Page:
Mathew Galloway improves maps of the early Universe
"The ability to do world class research and collaborate with other European researchers while at the same time experiencing a new culture is what really drew me to Oslo."
Mathew Galloway is Canadian. He did a Bachelors degree at McGill University ('13) and finished his PhD at the University of Toronto ('19).
– My PhD was in experimental astrophysics, focusing on the construction and flight of balloon-borne telescopes. That involved a lot more hands on instrumentation than my position here at ITA, but provided a background in a lot of the data analysis skills that I will be using over the next few years.
In October 2018 Mathew settled in Norway and started as a Postdoctoral Research Fellow in the Cosmology group.
Improving maps of the early universe
– I am working on improving the maps produced by the Planck satellite's Low Frequency Instrument (LFI). The final official Planck maps contains residual errors that are limiting our measurements of fundamental constants in the Universe, such as the optical depth to re-ionization (tau).
– What is your approach?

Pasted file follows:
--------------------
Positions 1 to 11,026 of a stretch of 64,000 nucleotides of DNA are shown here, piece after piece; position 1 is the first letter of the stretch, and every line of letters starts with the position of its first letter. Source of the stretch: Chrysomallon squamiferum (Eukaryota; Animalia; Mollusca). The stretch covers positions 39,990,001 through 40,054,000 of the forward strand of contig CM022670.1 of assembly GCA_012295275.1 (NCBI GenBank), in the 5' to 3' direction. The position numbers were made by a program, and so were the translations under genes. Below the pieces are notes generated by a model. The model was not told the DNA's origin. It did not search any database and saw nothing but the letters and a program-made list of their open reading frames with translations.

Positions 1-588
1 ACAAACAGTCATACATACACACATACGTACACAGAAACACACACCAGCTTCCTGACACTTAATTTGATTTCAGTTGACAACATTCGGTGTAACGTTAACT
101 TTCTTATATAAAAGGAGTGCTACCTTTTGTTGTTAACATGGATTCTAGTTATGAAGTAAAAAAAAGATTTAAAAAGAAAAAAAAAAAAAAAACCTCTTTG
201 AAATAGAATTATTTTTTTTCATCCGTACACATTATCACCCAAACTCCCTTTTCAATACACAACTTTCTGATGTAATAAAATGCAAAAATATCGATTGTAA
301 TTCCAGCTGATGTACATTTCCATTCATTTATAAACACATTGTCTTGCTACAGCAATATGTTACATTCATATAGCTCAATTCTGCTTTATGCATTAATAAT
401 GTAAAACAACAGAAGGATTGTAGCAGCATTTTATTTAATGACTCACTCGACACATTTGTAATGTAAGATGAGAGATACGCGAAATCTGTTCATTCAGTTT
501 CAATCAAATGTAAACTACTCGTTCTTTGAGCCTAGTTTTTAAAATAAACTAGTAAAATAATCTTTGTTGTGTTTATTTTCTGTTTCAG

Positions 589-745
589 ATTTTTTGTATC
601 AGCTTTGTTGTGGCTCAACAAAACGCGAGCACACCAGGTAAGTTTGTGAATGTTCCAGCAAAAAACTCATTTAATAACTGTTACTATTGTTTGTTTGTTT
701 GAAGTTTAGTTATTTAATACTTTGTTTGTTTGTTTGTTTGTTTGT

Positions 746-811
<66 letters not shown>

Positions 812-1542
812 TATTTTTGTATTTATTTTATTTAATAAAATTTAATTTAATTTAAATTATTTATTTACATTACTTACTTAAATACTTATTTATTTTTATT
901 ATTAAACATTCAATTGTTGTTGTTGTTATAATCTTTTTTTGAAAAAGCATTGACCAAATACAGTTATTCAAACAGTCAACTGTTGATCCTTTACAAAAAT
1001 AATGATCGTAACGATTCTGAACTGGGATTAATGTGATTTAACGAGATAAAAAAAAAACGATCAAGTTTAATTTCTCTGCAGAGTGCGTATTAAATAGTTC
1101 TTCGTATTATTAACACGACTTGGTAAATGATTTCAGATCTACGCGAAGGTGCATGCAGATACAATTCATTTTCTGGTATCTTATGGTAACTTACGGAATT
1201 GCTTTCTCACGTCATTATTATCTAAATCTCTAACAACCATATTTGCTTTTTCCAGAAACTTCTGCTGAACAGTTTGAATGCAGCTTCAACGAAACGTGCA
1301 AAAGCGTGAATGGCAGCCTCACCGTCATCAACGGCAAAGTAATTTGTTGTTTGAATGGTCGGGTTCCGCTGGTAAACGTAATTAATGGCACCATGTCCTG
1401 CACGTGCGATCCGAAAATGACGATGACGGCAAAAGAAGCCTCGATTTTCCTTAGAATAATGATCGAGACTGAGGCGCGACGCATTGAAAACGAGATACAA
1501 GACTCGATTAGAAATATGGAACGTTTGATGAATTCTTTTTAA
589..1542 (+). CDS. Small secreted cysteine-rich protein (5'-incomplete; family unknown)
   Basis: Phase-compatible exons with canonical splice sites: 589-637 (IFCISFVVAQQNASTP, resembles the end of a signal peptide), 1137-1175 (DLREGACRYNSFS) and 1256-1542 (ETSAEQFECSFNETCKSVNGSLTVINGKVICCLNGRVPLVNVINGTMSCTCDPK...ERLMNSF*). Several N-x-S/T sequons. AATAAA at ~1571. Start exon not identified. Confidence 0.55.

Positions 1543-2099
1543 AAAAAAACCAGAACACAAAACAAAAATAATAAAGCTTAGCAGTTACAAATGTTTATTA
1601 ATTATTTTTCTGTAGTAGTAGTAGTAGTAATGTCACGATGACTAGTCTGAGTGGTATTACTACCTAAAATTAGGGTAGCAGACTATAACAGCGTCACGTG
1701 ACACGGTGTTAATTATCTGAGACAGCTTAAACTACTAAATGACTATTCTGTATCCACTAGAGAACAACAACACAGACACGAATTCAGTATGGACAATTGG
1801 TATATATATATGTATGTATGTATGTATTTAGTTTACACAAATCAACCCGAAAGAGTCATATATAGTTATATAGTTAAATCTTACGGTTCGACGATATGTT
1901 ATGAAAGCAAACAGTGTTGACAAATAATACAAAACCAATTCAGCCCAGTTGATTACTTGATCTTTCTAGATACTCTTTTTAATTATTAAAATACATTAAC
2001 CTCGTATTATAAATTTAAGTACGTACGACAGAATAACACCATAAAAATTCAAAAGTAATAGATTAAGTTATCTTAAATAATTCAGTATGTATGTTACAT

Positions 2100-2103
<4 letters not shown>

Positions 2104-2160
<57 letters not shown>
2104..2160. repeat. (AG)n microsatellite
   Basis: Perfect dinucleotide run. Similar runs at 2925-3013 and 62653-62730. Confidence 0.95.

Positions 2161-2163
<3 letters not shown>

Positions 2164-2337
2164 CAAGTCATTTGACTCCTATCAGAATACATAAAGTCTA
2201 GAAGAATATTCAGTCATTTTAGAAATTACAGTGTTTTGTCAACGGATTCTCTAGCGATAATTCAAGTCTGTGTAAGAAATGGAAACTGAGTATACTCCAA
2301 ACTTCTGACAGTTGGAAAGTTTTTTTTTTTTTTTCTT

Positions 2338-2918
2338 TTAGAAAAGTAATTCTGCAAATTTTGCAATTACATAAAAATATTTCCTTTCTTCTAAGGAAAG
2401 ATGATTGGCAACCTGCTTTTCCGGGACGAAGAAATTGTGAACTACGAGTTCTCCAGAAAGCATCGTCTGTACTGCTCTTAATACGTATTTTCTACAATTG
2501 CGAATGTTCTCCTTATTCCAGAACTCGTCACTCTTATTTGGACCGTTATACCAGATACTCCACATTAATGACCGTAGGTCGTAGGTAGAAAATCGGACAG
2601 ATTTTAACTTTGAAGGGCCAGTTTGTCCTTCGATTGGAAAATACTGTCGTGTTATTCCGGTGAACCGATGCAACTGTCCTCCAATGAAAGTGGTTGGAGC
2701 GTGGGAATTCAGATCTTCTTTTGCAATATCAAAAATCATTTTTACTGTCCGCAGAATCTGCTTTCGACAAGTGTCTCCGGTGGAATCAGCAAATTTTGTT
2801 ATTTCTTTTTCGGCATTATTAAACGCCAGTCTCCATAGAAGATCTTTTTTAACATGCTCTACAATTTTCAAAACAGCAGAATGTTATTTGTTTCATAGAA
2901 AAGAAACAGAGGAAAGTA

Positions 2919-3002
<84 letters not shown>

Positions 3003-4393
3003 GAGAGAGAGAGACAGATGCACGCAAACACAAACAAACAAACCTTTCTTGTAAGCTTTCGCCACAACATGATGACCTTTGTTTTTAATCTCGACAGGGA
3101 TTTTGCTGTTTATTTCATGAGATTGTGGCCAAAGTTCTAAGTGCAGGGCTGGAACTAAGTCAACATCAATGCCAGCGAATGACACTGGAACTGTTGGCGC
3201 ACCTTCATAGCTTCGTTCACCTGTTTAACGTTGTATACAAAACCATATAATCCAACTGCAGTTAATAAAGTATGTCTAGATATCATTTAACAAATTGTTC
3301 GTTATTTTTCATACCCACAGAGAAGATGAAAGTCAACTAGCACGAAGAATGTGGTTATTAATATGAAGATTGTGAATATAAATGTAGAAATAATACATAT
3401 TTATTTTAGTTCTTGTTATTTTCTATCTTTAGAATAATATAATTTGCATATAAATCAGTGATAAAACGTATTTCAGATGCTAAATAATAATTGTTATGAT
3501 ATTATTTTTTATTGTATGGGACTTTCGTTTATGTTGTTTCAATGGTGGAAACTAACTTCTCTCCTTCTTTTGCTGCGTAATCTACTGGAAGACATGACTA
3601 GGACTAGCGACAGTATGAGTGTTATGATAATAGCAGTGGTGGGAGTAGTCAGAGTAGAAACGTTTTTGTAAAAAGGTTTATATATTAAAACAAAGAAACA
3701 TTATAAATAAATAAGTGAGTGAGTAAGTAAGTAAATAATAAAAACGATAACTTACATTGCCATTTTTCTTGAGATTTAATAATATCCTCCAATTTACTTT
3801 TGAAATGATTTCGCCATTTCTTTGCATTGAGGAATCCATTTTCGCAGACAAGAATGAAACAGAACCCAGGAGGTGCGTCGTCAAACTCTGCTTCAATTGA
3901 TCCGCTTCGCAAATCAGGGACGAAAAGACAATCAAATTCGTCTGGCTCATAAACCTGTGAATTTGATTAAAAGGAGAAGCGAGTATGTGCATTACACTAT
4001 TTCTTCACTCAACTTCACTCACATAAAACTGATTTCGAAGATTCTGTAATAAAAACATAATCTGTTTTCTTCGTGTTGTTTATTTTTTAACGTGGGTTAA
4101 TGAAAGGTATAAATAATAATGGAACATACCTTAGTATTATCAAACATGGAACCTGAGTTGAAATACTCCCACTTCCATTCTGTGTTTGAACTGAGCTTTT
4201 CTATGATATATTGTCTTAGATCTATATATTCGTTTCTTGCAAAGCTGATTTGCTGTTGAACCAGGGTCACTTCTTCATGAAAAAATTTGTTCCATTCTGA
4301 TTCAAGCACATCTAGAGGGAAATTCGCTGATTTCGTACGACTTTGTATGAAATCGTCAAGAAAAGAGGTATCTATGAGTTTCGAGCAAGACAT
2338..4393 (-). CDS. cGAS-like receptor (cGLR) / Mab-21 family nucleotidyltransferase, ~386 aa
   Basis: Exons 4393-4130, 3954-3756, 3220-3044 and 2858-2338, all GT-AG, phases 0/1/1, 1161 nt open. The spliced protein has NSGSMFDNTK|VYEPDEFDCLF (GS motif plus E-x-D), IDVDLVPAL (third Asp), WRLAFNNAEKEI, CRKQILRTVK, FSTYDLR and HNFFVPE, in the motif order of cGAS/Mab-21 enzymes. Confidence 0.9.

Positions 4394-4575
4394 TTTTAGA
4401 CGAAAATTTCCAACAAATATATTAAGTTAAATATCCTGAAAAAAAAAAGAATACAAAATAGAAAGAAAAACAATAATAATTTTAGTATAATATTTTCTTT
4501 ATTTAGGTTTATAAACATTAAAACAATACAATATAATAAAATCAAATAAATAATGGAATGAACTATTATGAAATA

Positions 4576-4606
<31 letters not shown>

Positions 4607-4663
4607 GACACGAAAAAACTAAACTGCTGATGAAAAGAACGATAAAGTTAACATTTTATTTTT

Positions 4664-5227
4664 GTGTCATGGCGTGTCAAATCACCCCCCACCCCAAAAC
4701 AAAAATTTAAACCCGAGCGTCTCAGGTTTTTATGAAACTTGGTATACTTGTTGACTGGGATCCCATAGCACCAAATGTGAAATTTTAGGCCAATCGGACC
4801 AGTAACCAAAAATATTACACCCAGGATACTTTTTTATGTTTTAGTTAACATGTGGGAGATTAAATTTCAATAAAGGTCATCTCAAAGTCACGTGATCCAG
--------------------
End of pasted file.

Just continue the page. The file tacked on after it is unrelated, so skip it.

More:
– We are developing an iterative data analysis pipeline that integrates and improves the existing Planck LFI analysis code to run quickly on a single cluster, allowing tens or hundreds of iterations to converge on the optimal LFI maps.
Norway: a great place to live
– [...] and work, according to international studies. The Institute of Theoretical Astrophysics also has the advantage of having several professors who are very knowledgeable about Cosmic Microwave Background (CMB) foregrounds, which is an aspect of the field which will only get more important over time.
– What brought you to Oslo?
– The ability to do world class research and collaborate with other European researchers while at the same time experiencing a new culture is what really drew me to Oslo.
– I am also excited to travel in Europe much more cheaply than I would be able to from Canada.
Part of the Christmas party committee
– What is your experience at ITA so far?
– The first period of being at the institute was great, everyone seemed very nice. I started working on our project almost right away, allowing me to really get on top of all the new responsibilities of being a postdoc.
Each year in Autumn the new arrived get heavily involved in the organisation of one of the most demanding events of the year: the Institute's Christmas party.
– Helping work on the Christmas party was a good way to meet some new people, and hopefully will continue to make more friends at the Institute.
– Any expectations?
I'm hoping that the ITA will help set me up for a future career in Astrophysics, allowing me to build important connections in the field (and publish papers), getting involved with several international collaborations as well as learning about the kinds of things that happen locally.